How to Reduce Whiteheads
Whiteheads occur when oil, bacteria or dead skin cells completely block a pore. As a result, a whitehead occurs, according to Acne.org. Whiteheads usually clear up quicker than blackheads or deep cystic acne. However, this type of acne is still stressful and most people want to reduce whiteheads and prevent new acne from forming. Over-the-counter and prescription treatments will assist in getting whiteheads under control.
Use over-the-counter treatments for whiteheads. Select products with the active ingredients benzoyl peroxide or salicylic acid, which are effective for clearing up whiteheads. Give products up to eight weeks to reduce breakouts, recommends the American Academy of Dermatology.
Wash the skin twice daily with a mild soap, recommends MayoClinic.com. Washing the skin removes extra oil and sloughs off dead skin cells. Choose products that are water-based and oil-free for best results.
Schedule a dermatologist appointment. If whiteheads aren't responding to over-the-counter treatments, stronger medications may be required. Find a dermatologist by contacting the American Academy of Dermatology. The organization also has a dermatologist directory on the website.
Use prescription topical treatments. Request topical treatments, such as retinoids, with a higher concentration than over-the-counter products. Apply products as directed and report side effects, such as irritation or increased redness to your doctor. Wear sunscreen while using these products. Usually, retinoids cause increased sensitivity to sunlight.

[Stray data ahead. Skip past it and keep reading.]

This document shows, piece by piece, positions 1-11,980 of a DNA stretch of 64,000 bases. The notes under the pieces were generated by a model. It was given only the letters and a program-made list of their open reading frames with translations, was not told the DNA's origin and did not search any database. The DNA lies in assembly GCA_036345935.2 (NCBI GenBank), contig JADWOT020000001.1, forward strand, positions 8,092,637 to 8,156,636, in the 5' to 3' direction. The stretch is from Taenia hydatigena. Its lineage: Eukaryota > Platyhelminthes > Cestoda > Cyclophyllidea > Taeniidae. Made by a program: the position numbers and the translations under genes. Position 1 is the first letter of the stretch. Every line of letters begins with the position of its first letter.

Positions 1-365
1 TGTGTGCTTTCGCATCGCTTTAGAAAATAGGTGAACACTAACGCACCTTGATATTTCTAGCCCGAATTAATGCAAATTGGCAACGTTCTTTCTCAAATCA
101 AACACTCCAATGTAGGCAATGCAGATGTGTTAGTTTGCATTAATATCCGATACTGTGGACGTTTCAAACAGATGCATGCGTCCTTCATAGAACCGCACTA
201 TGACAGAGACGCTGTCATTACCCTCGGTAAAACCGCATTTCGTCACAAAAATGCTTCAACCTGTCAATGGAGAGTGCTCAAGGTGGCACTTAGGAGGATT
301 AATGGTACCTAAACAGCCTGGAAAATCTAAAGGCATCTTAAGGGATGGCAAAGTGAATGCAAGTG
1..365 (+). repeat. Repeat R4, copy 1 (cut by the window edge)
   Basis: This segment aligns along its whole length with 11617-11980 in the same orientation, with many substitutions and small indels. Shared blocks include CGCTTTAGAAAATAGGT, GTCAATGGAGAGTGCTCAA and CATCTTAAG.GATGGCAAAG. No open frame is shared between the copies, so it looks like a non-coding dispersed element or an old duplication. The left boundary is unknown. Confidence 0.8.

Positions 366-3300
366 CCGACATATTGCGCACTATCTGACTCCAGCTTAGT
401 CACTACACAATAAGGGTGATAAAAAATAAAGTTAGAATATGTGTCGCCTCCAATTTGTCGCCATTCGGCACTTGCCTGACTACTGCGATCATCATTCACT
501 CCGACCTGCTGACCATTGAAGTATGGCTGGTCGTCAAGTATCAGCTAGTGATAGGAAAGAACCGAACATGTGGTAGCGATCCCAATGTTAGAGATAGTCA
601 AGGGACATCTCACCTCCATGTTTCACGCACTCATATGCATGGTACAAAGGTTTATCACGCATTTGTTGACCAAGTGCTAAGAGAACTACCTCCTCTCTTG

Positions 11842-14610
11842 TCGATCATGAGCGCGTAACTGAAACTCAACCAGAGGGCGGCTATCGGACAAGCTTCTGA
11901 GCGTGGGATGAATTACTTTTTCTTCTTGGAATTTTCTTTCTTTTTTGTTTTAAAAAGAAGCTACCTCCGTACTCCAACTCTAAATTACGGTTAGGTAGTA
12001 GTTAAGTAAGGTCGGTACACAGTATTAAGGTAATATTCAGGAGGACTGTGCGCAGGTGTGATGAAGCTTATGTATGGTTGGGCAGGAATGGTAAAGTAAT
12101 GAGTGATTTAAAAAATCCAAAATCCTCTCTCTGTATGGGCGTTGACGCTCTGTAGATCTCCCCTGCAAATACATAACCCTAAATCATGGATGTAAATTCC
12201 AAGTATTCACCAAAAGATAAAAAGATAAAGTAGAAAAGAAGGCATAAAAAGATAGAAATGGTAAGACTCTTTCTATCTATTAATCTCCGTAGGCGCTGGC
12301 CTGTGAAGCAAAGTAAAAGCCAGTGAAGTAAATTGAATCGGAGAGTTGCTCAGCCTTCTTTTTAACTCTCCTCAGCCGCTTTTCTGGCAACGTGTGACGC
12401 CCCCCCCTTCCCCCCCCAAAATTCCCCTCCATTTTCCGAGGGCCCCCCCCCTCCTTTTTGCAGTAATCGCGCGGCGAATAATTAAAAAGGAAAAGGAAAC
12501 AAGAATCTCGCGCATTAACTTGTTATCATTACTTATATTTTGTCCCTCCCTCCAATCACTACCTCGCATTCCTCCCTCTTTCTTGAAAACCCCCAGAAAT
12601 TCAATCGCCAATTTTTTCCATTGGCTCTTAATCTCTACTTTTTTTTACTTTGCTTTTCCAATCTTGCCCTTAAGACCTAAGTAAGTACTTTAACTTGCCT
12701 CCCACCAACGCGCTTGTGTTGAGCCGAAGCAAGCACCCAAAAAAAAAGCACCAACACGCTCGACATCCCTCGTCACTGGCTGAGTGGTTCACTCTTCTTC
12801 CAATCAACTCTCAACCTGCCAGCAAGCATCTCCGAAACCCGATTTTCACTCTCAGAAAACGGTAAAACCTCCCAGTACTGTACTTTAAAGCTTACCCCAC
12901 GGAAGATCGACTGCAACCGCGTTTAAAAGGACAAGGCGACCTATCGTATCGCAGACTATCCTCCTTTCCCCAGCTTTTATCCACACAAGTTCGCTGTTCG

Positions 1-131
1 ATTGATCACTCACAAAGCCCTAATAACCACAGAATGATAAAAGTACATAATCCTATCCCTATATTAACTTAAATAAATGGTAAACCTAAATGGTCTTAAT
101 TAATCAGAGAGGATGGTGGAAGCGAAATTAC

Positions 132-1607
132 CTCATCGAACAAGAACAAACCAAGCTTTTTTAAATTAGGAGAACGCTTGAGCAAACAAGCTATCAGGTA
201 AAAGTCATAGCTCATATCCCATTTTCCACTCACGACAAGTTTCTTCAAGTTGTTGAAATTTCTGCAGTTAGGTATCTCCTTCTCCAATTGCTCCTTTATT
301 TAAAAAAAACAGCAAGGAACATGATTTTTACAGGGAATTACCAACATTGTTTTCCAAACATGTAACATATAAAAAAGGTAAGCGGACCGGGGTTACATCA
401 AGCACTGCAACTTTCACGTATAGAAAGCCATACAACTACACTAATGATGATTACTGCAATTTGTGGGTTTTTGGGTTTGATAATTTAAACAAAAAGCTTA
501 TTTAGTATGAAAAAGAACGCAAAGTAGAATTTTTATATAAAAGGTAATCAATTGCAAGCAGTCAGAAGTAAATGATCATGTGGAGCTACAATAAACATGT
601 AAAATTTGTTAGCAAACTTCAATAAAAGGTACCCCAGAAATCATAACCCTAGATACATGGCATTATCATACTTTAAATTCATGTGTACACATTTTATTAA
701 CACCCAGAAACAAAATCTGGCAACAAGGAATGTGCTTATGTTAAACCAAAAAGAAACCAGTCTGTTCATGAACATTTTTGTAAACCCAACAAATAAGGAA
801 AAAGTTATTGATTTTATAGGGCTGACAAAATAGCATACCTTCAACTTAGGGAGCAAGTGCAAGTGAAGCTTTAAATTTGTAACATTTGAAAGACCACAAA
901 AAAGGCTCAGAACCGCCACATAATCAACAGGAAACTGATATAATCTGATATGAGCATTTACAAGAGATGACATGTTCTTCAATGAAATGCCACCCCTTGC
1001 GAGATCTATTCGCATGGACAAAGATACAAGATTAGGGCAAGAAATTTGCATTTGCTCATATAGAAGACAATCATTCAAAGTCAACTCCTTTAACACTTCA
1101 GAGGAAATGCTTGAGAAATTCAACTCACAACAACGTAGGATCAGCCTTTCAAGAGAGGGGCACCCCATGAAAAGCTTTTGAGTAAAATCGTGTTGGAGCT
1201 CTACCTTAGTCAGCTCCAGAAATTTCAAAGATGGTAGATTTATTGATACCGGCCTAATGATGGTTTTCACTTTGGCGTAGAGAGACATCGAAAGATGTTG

Request oral antibiotics for whiteheads that don't respond to topical treatments. Tetracycline, minocycline and erythromycin are commonly prescribed to get whiteheads under control. Use the product as directed, usually up to four months. After this time, your dermatologist may recommend using a topical product again. Antibiotic resistance can occur when taking these medications for long periods of time.
Overview Even if you don't recognize the name, chances are you recognize the characteristic white-ce...
Overview Whiteheads are a form of acne, a common skin disorder that affects over 45 million North Am...
1. Acne Is More Common During Adolescence Acne is a disorder of the pilosebaceous unit. The piloseb...
Overview The term "milia" is used in dermatology for small bumps that occur when dead skin cells are...
Overview Whiteheads are the result of bacteria and sebum trapped below the surface of the skin, acco...
Overview Red bumps with whiteheads fits the description of a type of acne, known as pimples. Acne is...